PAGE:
(Levi Teitel is the rural communications coordinator with Progress Michigan, a Lansing-based nonprofit that holds public officials accountable and assists in promoting progressive ideas.)
What’s your favorite body of water in Michigan? For me, it’s Lake Michigan.
Like so many people across our state, I consider the Great Lakes a way of life and a part of who I am today. Many of us have memories that bring profound clarity and stillness to our lives — just like the water we drink from and in which we swim and play.
I learned some life lessons in the backcountry that applied not just to the Great Lakes, but to life in general, like the “leave no trace” rule. You leave the campsite better than you found it. That’s a powerful message we could use more of.
We’re so lucky that Michigan is the freshwater capital of the world. Yet just one catastrophic incident could set off a chain of events that would imperil the entire region. Enbridge’s Line 5 pipeline, which lies under our Great Lakes, is a ticking time bomb that jeopardizes the health of our environment and the lakes that we treasure. It’s a threat that must be removed.
Everyone in our state would be wise to remember when oil carried through Enbridge’s Line 6b spilled into the Kalamazoo River and devastated the west Michigan town of Marshall a little more than 10 years ago. Enbridge failed to properly maintain Line 6b resulting in the second-largest inland oil spill in U.S. history, and it tragically mismanaged the oil spill, allowing oil to flow from the damaged pipe for 17 hours. This foreign fossil fuel giant has shown time and time again that it is not fit to operate its business in Michigan.
Last summer, there was significant damage to an anchor support in Line 5 through the Straits of Mackinac portion of the pipeline that necessitated a temporary shutdown. This gross violation of Enbridge’s ability to operate in Michigan is just a continuation of the same old thing: deny culpability, downplay the threat the pipeline poses to the Great Lakes and use bogus statistics to bolster its shallow arguments about its alleged benefits. Line 5 has already spilled at least 33 times and 1.1 million gallons of oil since 1968, which is a track record that cannot be trusted.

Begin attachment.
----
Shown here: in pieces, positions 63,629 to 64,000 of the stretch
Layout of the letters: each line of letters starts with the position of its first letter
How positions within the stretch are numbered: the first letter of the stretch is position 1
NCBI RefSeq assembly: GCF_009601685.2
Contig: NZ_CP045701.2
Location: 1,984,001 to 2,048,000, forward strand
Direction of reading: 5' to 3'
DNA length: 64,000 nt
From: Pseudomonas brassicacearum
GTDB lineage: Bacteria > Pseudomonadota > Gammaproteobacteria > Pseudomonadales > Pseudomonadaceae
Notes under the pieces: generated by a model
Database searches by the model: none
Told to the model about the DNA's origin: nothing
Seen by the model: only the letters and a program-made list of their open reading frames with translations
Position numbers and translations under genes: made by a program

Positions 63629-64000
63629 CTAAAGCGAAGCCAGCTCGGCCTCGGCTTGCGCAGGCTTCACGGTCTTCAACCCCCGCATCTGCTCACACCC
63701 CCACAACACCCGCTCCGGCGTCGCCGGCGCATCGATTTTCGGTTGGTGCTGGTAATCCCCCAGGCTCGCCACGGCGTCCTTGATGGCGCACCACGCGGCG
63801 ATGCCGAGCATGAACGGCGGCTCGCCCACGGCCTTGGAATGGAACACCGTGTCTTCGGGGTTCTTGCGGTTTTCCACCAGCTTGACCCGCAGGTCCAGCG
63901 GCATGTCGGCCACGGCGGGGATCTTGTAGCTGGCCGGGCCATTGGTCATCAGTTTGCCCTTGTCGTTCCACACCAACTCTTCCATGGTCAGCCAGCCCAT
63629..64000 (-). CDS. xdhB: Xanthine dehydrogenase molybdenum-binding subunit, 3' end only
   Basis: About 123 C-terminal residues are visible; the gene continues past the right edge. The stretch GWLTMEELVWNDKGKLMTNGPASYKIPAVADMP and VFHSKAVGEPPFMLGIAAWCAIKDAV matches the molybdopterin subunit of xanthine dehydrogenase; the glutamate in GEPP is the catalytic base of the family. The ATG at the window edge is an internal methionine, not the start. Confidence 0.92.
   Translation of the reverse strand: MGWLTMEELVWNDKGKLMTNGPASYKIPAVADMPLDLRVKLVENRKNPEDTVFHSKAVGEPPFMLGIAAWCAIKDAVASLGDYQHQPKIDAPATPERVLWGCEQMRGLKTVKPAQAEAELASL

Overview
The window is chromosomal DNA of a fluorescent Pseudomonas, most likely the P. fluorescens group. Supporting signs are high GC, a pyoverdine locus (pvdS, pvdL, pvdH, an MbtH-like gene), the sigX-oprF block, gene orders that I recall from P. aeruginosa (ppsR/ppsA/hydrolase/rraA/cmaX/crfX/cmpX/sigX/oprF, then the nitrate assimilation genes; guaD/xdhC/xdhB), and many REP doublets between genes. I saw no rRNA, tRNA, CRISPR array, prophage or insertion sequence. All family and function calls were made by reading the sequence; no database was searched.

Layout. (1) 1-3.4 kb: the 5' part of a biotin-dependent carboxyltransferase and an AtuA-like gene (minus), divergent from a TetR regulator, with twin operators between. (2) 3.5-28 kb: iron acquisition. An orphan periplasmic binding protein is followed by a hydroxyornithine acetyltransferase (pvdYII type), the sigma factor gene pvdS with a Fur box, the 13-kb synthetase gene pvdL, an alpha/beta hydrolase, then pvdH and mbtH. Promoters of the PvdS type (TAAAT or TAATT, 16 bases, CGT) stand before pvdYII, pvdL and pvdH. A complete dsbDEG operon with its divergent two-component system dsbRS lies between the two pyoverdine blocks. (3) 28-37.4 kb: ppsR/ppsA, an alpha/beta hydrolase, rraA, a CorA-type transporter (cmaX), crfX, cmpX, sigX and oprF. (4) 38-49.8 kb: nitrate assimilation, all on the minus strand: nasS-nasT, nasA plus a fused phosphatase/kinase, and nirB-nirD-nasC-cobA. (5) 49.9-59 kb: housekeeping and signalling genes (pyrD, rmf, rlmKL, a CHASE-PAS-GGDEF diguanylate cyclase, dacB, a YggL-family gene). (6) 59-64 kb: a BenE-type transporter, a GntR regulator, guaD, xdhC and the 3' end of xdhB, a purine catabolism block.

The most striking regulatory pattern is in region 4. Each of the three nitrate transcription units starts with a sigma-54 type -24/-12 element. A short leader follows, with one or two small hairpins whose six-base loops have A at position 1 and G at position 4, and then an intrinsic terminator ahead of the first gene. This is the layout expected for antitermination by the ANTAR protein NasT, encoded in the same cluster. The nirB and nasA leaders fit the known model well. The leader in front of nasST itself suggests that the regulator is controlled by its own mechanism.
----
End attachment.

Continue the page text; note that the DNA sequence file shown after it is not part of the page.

Enbridge’s response to the Line 5 disaster — proposing a tunnel beneath the Straits of Mackinac — would take three years to construct and encase only four miles of the roughly 645 miles the pipeline covers through Michigan. Not only is this project poorly thought out given the lack of information about the bedrock it wants to build through, but it’s a delay tactic meant to prolong Enbridge’s ability to rake in profits while it continues to threaten our environment and public health.
Gov. Gretchen Whitmer and Attorney General Dana Nessel, who both oppose the pipeline, have fought in and out of the courts arguing correctly that Enbridge is an untrustworthy actor and that its pipeline must get out of the Great Lakes. And Whitmer has issued strong proposals to make sure that propane distribution in Michigan will be unaffected by a shutdown.
Indigenous tribes, scientific experts, businesses leaders and a host of other groups across the spectrum have been sounding the alarm about the need to terminate Line 5 for years. The time has finally come when we heed their call to come to grips with a situation that grows more severe by the minute. This precarious situation, enabled by the fossil fuel lobby and corporate donors, must come to an end.
What’s your favorite body of water in Michigan? Chances are it’s directly threatened by Line 5. Mine sure is: Line 5 crosses 16 tributaries within nine miles of Lake Michigan. We must take immediate action to close down the pipeline, or else we may not be able to enjoy our Great Lakes.
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